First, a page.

The world’s longest-running serial will turn 60 on December 9.
But when Beverley first joined full-time, in 1989, she had to go above and beyond to make her mark — alongside screen husband Jim McDonald, played by the great Charlie Lawson, 61.
SICK WITH NERVES
She said: “I knew on our first day that Charlie and I had a year to make it work or not. So that was scary. The producer, Mervyn Watson, who was amazing, said to us: ‘Every time we’ve cast a new family, it’s not worked.
“Bringing a family in is really, really difficult. So, you’ve got a year to make it work or not’.”
But she and Charlie also gave a career to Simon Gregson, 46, who plays her son Steve McDonald.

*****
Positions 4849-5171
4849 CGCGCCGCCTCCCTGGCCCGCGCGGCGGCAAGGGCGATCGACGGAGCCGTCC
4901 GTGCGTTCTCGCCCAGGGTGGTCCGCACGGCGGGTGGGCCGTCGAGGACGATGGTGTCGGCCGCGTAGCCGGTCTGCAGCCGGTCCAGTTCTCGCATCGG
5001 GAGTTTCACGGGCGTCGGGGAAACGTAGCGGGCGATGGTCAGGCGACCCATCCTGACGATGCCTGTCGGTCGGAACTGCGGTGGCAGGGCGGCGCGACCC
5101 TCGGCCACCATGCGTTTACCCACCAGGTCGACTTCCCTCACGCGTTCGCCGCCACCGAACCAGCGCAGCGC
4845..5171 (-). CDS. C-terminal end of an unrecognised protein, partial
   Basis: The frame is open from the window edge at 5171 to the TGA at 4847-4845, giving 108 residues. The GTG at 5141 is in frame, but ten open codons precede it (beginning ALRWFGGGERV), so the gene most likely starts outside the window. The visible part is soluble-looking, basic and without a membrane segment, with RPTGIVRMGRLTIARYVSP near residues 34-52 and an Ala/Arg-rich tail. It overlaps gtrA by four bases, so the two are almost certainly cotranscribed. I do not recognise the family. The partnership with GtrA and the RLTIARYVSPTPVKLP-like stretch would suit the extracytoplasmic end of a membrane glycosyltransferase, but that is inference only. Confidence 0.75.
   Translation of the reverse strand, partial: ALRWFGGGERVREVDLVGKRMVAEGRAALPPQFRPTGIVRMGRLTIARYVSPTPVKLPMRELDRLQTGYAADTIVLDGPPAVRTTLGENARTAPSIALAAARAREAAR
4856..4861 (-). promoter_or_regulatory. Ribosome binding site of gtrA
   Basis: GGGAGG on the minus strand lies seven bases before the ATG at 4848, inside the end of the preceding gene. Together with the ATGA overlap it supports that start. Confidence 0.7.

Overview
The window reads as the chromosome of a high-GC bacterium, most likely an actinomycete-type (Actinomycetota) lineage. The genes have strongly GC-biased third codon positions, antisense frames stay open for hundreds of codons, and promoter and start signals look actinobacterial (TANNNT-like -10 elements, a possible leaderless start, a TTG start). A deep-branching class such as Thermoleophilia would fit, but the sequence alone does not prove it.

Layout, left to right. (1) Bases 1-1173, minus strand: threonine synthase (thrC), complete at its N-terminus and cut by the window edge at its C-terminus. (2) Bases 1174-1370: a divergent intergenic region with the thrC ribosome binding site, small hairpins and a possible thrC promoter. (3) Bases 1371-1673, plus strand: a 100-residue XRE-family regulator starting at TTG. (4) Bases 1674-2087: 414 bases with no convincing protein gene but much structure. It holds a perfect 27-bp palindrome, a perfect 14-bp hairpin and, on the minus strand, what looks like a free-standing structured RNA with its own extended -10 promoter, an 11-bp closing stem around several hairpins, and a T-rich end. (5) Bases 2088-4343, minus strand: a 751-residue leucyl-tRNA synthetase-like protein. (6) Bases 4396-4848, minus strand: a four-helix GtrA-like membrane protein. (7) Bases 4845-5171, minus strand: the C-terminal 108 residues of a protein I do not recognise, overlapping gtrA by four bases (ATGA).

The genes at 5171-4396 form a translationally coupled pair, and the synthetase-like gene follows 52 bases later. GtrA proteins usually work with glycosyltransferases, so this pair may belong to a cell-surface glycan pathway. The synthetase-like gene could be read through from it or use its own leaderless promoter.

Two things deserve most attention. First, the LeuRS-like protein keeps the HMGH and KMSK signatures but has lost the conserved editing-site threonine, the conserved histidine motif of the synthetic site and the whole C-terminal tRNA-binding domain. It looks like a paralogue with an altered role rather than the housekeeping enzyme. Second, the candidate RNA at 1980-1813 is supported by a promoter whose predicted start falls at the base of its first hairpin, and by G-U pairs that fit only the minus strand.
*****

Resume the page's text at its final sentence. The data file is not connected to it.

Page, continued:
She revealed: “At that point, we’d not cast the boys. I was the first, then Charlie. A few weeks later, we had to do improvisation sessions with the potential boys.
"We had five of those and had to vote. We had to put down on a piece of paper our favourite and we all chose the same person, Simon.”
She joked: “I regret it to this day!”
In those days, there were just two episodes a week, meaning deeper storylines, more dialogue and fewer characters. The onus was on the actors, more than ever, to bring the work of the show’s legendary writers to life.
That prep work culminated in what Beverley describes as a terrifying Wednesday tradition, where the entire cast would put on their glad rags and act out every scene. She said: “I can still remember that as if it were yesterday.
Best of Liz McDonald
FIRST appearing as part of the McDonald family on October 27, 1989, fiery Liz was the no-nonsense matriarch of her family of four.
She stepped on to the cobbles with her former Army sergeant husband Jim (Charles Lawson) and her twin sons Steve (Simon Gregson) and Andy (Nicholas Cochrane).